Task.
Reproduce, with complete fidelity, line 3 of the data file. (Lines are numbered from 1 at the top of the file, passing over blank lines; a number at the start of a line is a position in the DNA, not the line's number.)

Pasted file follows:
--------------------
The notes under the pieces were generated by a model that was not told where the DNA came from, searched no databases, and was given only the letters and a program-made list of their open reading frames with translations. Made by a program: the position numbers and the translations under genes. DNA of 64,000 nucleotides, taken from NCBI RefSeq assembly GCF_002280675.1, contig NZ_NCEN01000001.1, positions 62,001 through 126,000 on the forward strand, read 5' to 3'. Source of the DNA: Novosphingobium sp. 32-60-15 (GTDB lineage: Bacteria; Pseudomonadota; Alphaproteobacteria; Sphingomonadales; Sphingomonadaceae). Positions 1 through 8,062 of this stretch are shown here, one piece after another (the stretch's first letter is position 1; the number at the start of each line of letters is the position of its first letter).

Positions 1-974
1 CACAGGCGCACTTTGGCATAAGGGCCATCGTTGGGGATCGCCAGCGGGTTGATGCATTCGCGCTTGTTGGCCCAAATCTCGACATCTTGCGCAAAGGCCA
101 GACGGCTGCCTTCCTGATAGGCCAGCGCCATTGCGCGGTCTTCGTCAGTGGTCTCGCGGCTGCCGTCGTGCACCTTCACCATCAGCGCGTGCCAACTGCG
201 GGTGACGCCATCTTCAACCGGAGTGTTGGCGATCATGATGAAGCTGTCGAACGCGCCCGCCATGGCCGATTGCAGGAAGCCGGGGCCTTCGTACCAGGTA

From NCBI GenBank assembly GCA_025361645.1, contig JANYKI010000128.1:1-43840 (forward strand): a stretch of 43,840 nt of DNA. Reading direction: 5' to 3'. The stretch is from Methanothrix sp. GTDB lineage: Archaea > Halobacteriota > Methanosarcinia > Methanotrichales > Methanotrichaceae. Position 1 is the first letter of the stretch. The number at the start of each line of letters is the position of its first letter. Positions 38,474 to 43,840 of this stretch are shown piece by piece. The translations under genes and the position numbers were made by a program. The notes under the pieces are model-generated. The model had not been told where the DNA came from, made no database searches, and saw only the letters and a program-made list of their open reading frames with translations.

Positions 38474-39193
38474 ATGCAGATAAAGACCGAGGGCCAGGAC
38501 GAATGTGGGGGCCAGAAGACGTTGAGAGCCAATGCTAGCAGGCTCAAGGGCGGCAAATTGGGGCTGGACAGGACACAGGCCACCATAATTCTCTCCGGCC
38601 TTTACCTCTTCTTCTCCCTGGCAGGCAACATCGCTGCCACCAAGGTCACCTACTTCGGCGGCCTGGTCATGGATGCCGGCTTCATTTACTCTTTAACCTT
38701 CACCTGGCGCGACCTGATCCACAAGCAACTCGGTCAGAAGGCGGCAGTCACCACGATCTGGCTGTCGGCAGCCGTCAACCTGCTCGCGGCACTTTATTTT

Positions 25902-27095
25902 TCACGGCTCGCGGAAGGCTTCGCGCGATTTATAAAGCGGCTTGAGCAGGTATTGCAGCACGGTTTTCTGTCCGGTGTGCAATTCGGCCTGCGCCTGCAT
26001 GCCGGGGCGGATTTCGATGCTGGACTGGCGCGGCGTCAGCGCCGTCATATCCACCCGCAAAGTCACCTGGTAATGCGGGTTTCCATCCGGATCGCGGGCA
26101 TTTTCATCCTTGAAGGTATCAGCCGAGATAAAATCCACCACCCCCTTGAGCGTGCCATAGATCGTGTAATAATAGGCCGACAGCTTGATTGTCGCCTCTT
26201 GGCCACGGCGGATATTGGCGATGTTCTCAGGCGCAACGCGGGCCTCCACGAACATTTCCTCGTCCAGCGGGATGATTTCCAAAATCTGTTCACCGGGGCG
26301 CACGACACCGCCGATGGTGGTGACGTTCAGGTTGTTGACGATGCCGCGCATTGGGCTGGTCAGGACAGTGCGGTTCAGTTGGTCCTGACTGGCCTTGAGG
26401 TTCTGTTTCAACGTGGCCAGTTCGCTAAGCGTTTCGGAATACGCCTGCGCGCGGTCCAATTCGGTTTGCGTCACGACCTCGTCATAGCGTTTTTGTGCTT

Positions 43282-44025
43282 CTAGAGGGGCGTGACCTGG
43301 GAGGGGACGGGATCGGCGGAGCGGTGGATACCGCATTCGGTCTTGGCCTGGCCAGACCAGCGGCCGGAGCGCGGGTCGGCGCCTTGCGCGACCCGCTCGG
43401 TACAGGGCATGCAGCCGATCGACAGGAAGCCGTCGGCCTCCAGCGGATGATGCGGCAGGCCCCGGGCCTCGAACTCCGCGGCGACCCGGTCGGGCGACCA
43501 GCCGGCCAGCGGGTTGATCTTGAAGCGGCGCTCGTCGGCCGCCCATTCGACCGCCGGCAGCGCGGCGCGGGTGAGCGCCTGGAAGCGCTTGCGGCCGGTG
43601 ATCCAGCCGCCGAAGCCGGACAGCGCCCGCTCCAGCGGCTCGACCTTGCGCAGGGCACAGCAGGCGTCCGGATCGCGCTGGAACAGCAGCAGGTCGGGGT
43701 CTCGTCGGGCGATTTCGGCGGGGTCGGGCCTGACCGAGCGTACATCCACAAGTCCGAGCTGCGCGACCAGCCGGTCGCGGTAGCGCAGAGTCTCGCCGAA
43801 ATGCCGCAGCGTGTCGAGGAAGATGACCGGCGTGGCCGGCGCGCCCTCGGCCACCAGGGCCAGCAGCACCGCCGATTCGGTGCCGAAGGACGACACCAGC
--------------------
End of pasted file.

1 CACAGGCGCACTTTGGCATAAGGGCCATCGTTGGGGATCGCCAGCGGGTTGATGCATTCGCGCTTGTTGGCCCAAATCTCGACATCTTGCGCAAAGGCCA